There is no dispute that Iadevaio then approached and confronted Carter, that a scuffle ensued, that Carter was forced face-down onto the sidewalk, that he sustained injuries to his face and arm, and that he was arrested for disorderly conduct and resisting arrest. There appears to be no dispute that McCormack stayed to observe the scene as Carter was taken down and arrested, although the role Vogric played in using force against Carter is unclear based on the papers submitted to this Court. According to the deposition of McCormack, however, both of the Port Authority officers were at one point on the ground handcuffing Carter. How the scuffle between Iadevaio and Carter began is a source of dispute. Iadevaio claims that he calmly approached Carter to ask him why he had not extended a courtesy to McCormack, and that Carter began screaming and pointing at Iadevaio the moment Iadevaio began approaching him. He claims that Carter continued to scream, which "caused a crowd to gather, public alarm," which led Iadevaio to the conclusion that he would arrest Carter for disorderly conduct. He also claims that he asked Carter for identification, which Carter refused to give, and that Carter then struck Iadevaio's hand and grabbed onto it, leading Iadevaio to force Carter to the ground. Vogric states that he took the names of two witnesses, but did not gather any witness statements other than the statement of McCormack.

  Carter claims that Iadevaio approached in an aggressive and intimidating manner and began to question Carter about why he refused to allow McCormack to park in the restricted area. Carter stated in his deposition that he explained his understanding of Terminal One parking policies, and that McCormack should not have been permitted to park there. He states that Iadevaio responded by stating, "Well, ha, ha, ha, what did you think would happen if you tried to call me to remove the vehicle?" Carter states that he responded: "I don't know what you would do, I just know what my responsibilities are." Carter believes Iadevaio responded: "Well, I don't think you know your job." Carter states that he replied: "I think I know what my procedures and my job is, but I think you're unaware of exactly what your position is." At this point, Carter states that the conversation became heated, and that Iadevaio grabbed Carter's tie, initiating contact with Carter, and that Carter attempted to push Iadevaio's hand away. At this point, Carter claims that Iadevaio threw him to the ground and arrested him. Carter states that he was wearing his identification badge on a chain around his neck, face-out, so that it would have been unnecessary for Iadevaio to ask for his identification. He states that this chain was broken when Iadevaio grabbed his tie and Carter attempted to push his hand away.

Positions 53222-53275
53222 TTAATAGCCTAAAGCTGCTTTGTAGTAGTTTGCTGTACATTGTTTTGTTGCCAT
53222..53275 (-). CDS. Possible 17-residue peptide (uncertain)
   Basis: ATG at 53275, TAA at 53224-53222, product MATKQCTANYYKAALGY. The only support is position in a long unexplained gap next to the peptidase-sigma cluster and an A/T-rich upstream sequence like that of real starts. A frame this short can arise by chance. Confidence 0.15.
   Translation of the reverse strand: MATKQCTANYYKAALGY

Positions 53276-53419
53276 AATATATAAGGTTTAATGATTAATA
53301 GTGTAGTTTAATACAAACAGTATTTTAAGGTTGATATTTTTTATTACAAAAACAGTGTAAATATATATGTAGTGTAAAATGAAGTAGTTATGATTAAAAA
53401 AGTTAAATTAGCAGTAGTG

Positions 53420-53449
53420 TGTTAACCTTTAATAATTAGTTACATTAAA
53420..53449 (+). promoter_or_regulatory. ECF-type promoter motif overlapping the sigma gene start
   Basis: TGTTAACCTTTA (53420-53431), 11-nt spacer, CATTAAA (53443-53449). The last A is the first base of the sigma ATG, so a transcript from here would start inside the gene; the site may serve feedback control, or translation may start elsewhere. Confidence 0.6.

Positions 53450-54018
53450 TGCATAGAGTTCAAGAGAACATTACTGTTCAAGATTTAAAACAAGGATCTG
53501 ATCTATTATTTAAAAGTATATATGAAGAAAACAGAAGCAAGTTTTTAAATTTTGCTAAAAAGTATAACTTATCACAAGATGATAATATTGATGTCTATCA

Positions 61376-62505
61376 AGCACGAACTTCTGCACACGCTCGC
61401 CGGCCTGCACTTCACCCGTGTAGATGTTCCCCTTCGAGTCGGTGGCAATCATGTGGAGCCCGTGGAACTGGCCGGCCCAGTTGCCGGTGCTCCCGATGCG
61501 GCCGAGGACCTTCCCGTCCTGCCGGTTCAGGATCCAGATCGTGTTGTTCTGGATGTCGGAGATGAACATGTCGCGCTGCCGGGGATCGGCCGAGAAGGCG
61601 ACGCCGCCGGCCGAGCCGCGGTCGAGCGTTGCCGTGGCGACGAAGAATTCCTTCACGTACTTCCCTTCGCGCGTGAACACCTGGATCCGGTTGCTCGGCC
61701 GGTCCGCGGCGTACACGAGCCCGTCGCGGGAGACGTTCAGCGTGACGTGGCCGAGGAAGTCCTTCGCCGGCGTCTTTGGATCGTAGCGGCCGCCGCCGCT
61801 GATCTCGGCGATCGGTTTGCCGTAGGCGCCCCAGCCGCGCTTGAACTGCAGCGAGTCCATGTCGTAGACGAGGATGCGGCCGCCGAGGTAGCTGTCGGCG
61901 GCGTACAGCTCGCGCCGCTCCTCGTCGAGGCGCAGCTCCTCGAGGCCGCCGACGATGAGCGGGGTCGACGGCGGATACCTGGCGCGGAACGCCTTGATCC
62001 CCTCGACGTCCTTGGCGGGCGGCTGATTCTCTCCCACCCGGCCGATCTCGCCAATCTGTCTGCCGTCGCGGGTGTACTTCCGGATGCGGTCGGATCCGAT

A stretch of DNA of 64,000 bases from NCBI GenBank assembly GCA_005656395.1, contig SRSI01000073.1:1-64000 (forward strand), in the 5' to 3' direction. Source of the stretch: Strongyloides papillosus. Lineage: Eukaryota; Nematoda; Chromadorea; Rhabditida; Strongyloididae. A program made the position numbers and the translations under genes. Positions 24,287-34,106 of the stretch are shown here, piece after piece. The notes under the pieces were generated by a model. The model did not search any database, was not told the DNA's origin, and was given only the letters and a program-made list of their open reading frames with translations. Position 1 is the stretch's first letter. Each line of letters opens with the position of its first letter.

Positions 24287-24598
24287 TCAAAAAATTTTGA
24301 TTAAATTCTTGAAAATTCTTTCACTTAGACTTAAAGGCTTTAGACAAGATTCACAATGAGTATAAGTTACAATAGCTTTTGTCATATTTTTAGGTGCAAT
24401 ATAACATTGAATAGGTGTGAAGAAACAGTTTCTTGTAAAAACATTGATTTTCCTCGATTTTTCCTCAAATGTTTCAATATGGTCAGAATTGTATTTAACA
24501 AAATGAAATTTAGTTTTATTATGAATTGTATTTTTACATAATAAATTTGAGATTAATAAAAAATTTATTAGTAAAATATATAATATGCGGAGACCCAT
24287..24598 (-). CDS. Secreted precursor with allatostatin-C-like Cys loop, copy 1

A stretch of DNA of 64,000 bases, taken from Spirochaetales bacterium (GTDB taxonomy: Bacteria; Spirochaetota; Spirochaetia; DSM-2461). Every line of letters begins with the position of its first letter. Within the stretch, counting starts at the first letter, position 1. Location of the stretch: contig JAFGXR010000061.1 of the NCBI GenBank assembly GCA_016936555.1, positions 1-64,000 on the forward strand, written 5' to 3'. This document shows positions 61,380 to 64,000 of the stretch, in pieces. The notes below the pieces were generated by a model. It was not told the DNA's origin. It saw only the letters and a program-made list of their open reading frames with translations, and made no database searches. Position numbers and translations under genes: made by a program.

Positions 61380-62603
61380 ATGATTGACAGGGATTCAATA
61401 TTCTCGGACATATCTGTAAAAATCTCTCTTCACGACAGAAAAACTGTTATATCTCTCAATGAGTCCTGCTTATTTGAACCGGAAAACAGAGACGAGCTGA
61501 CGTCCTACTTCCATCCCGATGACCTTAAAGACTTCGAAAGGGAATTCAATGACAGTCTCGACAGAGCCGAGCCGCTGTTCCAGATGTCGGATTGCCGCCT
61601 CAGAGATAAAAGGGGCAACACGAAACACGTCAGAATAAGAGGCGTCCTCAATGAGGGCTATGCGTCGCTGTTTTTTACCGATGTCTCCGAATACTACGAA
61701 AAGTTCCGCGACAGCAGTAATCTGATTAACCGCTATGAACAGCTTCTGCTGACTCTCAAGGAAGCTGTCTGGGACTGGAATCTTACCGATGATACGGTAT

There is no dispute that Carter was detained for a number of hours by the Port Authority at Kennedy Airport, and was released at approximately 5:00 a.m. Iadevaio signed the criminal court complaint against Carter, and Vogric signed the corroborating affidavit to the criminal court complaint. McCormack signed a witness statement regarding his observations of the incident. There is no dispute that Carter was forced to make a number of court appearances with regard to the criminal charges that were brought against him. Ultimately, however, on May 2, 2003, all criminal charges against Carter were dismissed. On June 6, 2003, Carter filed a Notice of Claim with the Comptroller's Office of the City, alleging unlawful arrest, seizure, search, and imprisonment, violations of his New York and Federal constitutional rights, assault, libel, slander, negligence, reckless conduct, malicious prosecution, and discrimination. On November 5, 2003, Carter filed the civil complaint that initiated this lawsuit.

  The Complaint contains six causes of action. First, the Complaint alleges Section 1983 violations against McCormack, Iadevaio, and Vogric, including false arrest, unlawful imprisonment, malicious prosecution, and assault as deprivations of Carter's Fourth and Fourteenth Amendment rights under the United States Constitution. Second, the Complaint alleges New York state law intentional tort claims against McCormack, Iadevaio, and Vogric, including false arrest and imprisonment, libel and slander, malicious prosecution, intentional infliction of emotional distress, and invasion of privacy. Third, the Complaint alleges negligent and reckless hiring claims against the City and Port Authority. Fourth, the Complaint alleges negligent and reckless training claims against the City and Port Authority. Fifth, the Complaint alleges state law negligence claims against McCormack, Iadevaio, and Vogric, including negligent and reckless performance of police duties. Sixth, the Complaint alleges claims against the City and Port Authority based on a policy and pattern of deliberate indifference to violations of constitutional rights by police officers.

  Defendants filed motions for summary judgment on October 1, 2004. Plaintiff's opposition to the motion was due on October 22, 2004, but was never filed. As a consequence, the assertions of fact in the defendants' Local Rule 56.1 Statements are taken as true and uncontroverted to the extent they are supported by admissible evidence.

  ...